The third annual Tom Twomey Series, a program of discussions held at the East Hampton Library and honoring the late chairman of its board of managers, will commence on March 15 with “The State of Our Town,” a talk with East Hampton Town Supervisor Larry Cantwell.
Topics covered in this year’s eight-part series are of strong interest to many residents and visitors to the South Fork: agriculture, water quality and groundwater protection, real estate and architecture, winemakers of the East End, and women’s suffrage. The series, which is free, will offer one discussion per month through October.
Each one-hour program will take place in the Baldwin Family Lecture Room starting at 6 p.m. and including a question-and-answer session following the presentation. With the exception of the first one, all will be held on the third Thursday of the month. Reservations or tickets are not required.
The second talk in this year’s series, on April 20, is “Farm to Table,” with Sybille van Kempen of the Loaves and Fishes food shop and Jennifer Pike of Pike Farms, both in Sagaponack. “Protecting Our Water Starts in Your Backyard,” with Edwina von Gal of the Perfect Earth Project, happens on May 18. On June 15, Diane Saatchi of Saunders and Associates, Peter Turino of Brown Harris Stevens, and John Gicking of Compass will participate in a real estate round table.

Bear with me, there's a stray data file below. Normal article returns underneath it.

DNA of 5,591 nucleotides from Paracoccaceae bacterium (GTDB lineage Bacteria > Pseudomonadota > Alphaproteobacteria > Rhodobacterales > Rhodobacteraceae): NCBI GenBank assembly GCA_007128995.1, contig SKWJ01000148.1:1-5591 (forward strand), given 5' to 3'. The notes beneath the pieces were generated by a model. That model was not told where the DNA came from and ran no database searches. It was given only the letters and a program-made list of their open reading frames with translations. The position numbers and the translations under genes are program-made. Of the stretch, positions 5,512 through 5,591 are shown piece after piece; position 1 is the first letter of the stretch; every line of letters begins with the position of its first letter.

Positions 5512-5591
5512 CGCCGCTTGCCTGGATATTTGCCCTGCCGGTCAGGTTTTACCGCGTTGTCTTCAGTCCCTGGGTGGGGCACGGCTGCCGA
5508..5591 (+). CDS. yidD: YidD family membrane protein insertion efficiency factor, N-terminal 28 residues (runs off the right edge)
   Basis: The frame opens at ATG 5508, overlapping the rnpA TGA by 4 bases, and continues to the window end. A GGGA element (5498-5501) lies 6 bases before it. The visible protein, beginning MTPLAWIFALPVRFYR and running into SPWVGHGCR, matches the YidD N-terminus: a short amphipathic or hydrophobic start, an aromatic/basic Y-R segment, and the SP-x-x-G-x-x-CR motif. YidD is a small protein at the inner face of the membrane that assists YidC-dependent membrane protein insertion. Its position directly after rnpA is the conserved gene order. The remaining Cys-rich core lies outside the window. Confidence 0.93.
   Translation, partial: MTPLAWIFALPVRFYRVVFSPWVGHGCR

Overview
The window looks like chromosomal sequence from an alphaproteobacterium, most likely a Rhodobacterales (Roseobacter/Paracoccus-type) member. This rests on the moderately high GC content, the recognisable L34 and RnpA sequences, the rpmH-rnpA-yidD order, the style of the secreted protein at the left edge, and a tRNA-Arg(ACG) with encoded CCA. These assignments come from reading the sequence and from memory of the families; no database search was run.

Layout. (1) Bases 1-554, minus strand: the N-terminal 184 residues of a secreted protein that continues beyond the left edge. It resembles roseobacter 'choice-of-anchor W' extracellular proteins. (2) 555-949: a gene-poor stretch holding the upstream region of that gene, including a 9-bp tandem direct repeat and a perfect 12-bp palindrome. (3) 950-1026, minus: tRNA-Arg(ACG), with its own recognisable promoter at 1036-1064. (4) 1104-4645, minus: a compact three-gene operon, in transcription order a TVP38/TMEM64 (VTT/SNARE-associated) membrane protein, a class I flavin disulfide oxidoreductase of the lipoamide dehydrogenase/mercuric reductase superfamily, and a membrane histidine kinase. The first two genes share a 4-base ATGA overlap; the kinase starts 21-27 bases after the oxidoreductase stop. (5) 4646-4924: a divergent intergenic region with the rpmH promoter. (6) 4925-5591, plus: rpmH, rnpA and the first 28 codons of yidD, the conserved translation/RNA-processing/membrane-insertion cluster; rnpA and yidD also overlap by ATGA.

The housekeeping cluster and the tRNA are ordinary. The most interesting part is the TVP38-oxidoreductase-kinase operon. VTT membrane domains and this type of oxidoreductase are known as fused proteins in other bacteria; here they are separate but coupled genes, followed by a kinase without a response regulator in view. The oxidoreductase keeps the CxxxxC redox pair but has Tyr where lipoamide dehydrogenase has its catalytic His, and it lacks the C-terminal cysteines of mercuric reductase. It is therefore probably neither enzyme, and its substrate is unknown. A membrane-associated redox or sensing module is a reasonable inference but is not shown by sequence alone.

“Leading Winemakers of the East End” will be held on July 20, featuring Kareem Massoud of Paumanok Vineyards in Aquebogue, Roman Roth of Wolffer Estate Vineyard in Sagaponack, and Kelly Urbanik Koch of Macari Vineyards in Mattituck and Cutchogue. Sarah Meyland, a water specialist and associate professor at the New York Institute of Technology, will lead “Saving Long Island’s Groundwater: Now Is the Time!” on Aug. 17.
Anne Surchin, an architect and vice chairwoman of the Southold Landmark Preservation Commission, will discuss “From Big House to Bad House: How Authenticity Lost Its Way” on Sept. 21. The series will conclude on Oct. 19, when Arlene Hinkemeyer, a historian, and Antonia Petrash of the Long Island Woman Suffrage Association discuss “The East End, Long Island, and 100 Years of Women’s Suffrage in New York State.”
Mr. Twomey’s sudden death, in November 2014, came just five months after the grand-opening ceremony commemorating the library’s $6.5 million expansion and renovation. A lawyer and civic leader, he had played an integral part in the years-long project, which added 6,800 square feet and houses the new children’s reading room as well as the Baldwin Family Lecture Room.
Additional details about the series, as well as video of the 2015 and ’16 programs, are at tomtwomeyseries.org.